One of the many great things about writing is how much you can learn about yourself.
Traits, ideas, principles, beliefs, themes that you may have been vaguely aware of, knew were about somewhere in your character, can be sharply focused when you come to set them down in words. I never knew how truly sceptical I was about the British justice system, for example, before I wrote about it, and out came...
Well, I won't spoil it for those of you who haven't read the tvdetective books (first aside here - what are you waiting for?! Chop chop!), but those who have will know exactly what I'm talking about. The observations are far from fond.
The reason this comes to mind now, is that I've been thinking about the small matters of life, time and mortality of late. I suspect this is much to do with it being the introductory month of a new year, an obvious time for reflection. Plus it's my 40-somethingth birthday in a few weeks time, too.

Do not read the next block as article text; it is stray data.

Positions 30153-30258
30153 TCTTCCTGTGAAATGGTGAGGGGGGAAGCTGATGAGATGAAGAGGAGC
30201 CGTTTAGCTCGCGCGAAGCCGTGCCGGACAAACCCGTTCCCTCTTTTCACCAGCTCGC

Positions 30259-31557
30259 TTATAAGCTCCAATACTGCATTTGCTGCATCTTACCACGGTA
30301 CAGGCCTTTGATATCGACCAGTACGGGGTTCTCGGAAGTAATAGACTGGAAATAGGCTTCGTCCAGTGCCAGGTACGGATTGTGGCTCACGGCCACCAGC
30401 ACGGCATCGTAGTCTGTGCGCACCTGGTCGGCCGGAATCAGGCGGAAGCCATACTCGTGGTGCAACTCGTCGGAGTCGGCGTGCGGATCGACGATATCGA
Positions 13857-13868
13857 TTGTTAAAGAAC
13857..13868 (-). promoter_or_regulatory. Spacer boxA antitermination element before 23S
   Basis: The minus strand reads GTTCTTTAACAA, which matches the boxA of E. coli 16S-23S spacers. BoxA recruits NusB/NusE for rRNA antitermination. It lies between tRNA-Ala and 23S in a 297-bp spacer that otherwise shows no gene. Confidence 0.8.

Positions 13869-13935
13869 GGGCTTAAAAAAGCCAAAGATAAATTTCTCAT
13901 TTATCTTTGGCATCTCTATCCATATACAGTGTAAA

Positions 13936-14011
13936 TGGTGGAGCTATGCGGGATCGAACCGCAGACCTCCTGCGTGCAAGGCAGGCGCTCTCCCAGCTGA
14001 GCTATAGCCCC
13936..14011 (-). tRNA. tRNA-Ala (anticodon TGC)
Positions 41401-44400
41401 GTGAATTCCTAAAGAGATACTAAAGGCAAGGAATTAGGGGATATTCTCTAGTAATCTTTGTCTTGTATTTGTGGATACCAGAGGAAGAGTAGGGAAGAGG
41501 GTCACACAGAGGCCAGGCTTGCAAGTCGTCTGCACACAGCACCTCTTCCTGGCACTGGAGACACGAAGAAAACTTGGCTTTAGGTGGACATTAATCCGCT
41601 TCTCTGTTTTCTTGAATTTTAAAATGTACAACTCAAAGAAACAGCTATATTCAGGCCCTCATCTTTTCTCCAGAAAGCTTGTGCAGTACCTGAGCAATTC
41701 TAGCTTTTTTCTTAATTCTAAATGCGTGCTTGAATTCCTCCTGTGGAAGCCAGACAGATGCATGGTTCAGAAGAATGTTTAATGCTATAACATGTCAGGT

I was writing a little section for a new book, about Dan going out with Rutherford for one of their familiar runs around Hartley Park. And I found myself describing how he could no longer go as fast, or as far, as was once the case. And Rutherford too was slowing up and not demanding quite the exercise he once did back in those younger years.
And then later on, when home at the flat, in the harshness of the electric lights - the growing grey in Rutherford's fur, the relentless erosion of poor Dan's hairline...
Yep, there's a definite feeling of mortality around at the moment, in a way I don't think I've ever known before. When you're young you can go on for ever - or so you think - but as you age you can feel time going about her insidious work.
Maybe that's not such a bad thing. It could be nature's way of dropping hints that it might be time to slow down a tad. But it is something I'm not finding so easy to come to terms with. In my mind I'm still 19, even if the physical reality is very different.
I'm wondering if it's unfair on Dan, and the rest of the crew in the books, to let time go about her work on them. Perhaps I should be more JM Barrie, and give them a Neverland to live in?
But then, I always do my best to keep it fairly real, so if I've got to suffer the attentions of the ageing process, then so can they!
Excuse me, I must be off now, think I'll pop down to the shops to see what anti-ageing creams they've got... industrial quantities ruefully required.